The Trouble with Addiction
The problem with addictive substances is that while they may be pleasant, they are also addictive. Global monetary policy setters are finding that out; well, actually, we all are, as the QE juggernaut rolls on. In the beginning, as the ruins of Lehmann Brothers were swept from Wall Street, central banks, particularly in the developed world, struggled to prevent a complete meltdown of the economic system caused by the weight of public and private debt built up in the boom years of the preceding decade or so. QE – effectively creating new money to pump into the economy to try and stimulate demand – was one of the preferred choices of action. Over the last cycle, the Fed has been feeding $85 billion per month into the US economy through a programme of bond purchases.
Now, every good thing must come to an end, as my mother used to tell me. So speculation has been growing that the Fed would begin to taper that amount, reducing it by perhaps $5 billion a month; that’s not really a big reduction, and in fact, given that we are talking about an overall increase in money, reduction is probably the wrong word. It’s a slowing of the rate of increase. Nevertheless, just that partial expectation of something that may happen caused a 1% rise in 10-year US bond rates.
That increase has an effect not only domestically in the US but also around the world. In the US, a rise in bond rates is a precursor to higher mortgage rates and across the globe the effect it will have is to cause investors to withdraw funds from perceived higher-risk assets. In other words, a rising (nominally) risk-free US bond rate lifts the hurdle rate of return investors will require to invest in riskier assets. Amongst those riskier assets, obviously, are international stock markets (particularly those of developing nations) and commodities. Clearly, industrial metals are also part of this asset class. So there is a lot riding on the Fed’s decision, domestically and internationally, because the money created under QE does not stop in the US; it flows throughout the global economy.
Lack of Confidence
The fact that they have decided not to begin the tapering now tells us a couple of things about their sentiment as to where the economy stands. It suggests that the people at the top of the US monetary policy making are not that confident in the strength of the recovery there, and that they would rather face the potential of a dose of inflation than risk exploding the property market (again) by seeing mortgage rates increase. I think it also signals to us outside the US that the US is prepared to set the price of money to suit its domestic situation; that may sound obvious – what government wouldn’t do that, after all? – but it sits uncomfortably with the US dollar’s role as the world’s reserve currency, because one day the tap will have to be turned off. What the policy makers are betting on is that they can ride the wave for the moment and hope that they can stay afloat in the maelstrom when it breaks. But up to now, we still have to ask the question of whether QE is any more than a band-aid stuck over the wound, hoping that it will heal. Looks OK on the surface, but can we really see what is happening underneath?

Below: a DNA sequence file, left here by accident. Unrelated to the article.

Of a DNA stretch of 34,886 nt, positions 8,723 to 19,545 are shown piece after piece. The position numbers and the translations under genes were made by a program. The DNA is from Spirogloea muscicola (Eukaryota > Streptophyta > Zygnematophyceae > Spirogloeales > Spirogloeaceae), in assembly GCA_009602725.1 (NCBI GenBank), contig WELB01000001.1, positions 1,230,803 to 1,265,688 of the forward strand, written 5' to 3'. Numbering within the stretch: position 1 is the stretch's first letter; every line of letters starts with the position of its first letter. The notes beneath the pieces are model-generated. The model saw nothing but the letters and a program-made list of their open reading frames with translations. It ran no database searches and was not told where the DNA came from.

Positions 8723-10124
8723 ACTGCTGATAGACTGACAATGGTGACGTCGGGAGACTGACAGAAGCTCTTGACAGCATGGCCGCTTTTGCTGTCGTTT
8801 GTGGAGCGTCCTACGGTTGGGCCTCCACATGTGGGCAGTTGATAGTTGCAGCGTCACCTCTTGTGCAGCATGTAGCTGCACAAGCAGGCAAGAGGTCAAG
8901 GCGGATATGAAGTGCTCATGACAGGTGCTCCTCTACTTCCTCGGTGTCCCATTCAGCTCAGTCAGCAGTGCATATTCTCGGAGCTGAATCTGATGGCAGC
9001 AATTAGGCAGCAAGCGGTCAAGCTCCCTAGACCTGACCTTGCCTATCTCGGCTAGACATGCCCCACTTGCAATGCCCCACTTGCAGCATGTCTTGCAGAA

So far, since the decision was announced on Wednesday (18th Sept) we have seen the predictable rally in stock markets across the globe, commodities have picked up (poor old aluminium still looks unhappy, though) and I am sure the putative rise in US mortgage rates has been put on hold for the moment. Also, the US dollar has weakened against its major trading counterparts. That, of course, points to the danger; the countries in the world with growing surpluses – mostly in the Far East – hold a lot of their surplus wealth in US dollar-denominated assets. That creates a potential problem, as well, because ultimately they are going to question the reason to keep reserves in a currency being devalued by its own government to protect the domestic economy. That doesn’t chime with the role of global reserve currency.
Addiction, or not?
So that’s the problem with addiction; if you keep on, everything looks rosy, but the long-term effects just keep on getting worse. Stop, and the pain is immediate. Up to now, the policy-makers have gone with the former; at some point, they will have to choose the other course.
Next week’s article – by a guest writer – paints a far more apocalyptic view; one I don’t necessarily share, but good for the gold bugs. It will appear next Thursday or Friday.